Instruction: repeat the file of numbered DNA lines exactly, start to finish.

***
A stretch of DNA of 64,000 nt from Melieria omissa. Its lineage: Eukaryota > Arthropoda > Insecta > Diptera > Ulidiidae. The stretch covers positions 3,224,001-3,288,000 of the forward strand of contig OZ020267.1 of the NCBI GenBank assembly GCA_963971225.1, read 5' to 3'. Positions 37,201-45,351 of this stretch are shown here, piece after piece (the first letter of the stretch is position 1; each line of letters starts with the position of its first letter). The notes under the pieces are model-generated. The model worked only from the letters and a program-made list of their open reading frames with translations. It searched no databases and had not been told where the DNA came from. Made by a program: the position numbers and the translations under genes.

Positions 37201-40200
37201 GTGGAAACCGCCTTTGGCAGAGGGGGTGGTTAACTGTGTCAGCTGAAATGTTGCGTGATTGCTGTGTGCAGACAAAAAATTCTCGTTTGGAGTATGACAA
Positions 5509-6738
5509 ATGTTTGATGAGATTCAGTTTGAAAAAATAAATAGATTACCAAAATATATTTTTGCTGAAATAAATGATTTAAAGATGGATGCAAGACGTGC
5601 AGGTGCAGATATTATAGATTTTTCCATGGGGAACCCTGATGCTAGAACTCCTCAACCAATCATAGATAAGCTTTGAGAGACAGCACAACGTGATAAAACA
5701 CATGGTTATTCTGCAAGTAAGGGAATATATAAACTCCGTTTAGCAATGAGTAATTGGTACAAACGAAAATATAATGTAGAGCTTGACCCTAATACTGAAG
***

A stretch of DNA of 64,000 nt from Melieria omissa. Its lineage: Eukaryota > Arthropoda > Insecta > Diptera > Ulidiidae. The stretch covers positions 3,224,001-3,288,000 of the forward strand of contig OZ020267.1 of the NCBI GenBank assembly GCA_963971225.1, read 5' to 3'. Positions 37,201-45,351 of this stretch are shown here, piece after piece (the first letter of the stretch is position 1; each line of letters starts with the position of its first letter). The notes under the pieces are model-generated. The model worked only from the letters and a program-made list of their open reading frames with translations. It searched no databases and had not been told where the DNA came from. Made by a program: the position numbers and the translations under genes.

Positions 37201-40200
37201 GTGGAAACCGCCTTTGGCAGAGGGGGTGGTTAACTGTGTCAGCTGAAATGTTGCGTGATTGCTGTGTGCAGACAAAAAATTCTCGTTTGGAGTATGACAA
Positions 5509-6738
5509 ATGTTTGATGAGATTCAGTTTGAAAAAATAAATAGATTACCAAAATATATTTTTGCTGAAATAAATGATTTAAAGATGGATGCAAGACGTGC
5601 AGGTGCAGATATTATAGATTTTTCCATGGGGAACCCTGATGCTAGAACTCCTCAACCAATCATAGATAAGCTTTGAGAGACAGCACAACGTGATAAAACA
5701 CATGGTTATTCTGCAAGTAAGGGAATATATAAACTCCGTTTAGCAATGAGTAATTGGTACAAACGAAAATATAATGTAGAGCTTGACCCTAATACTGAAG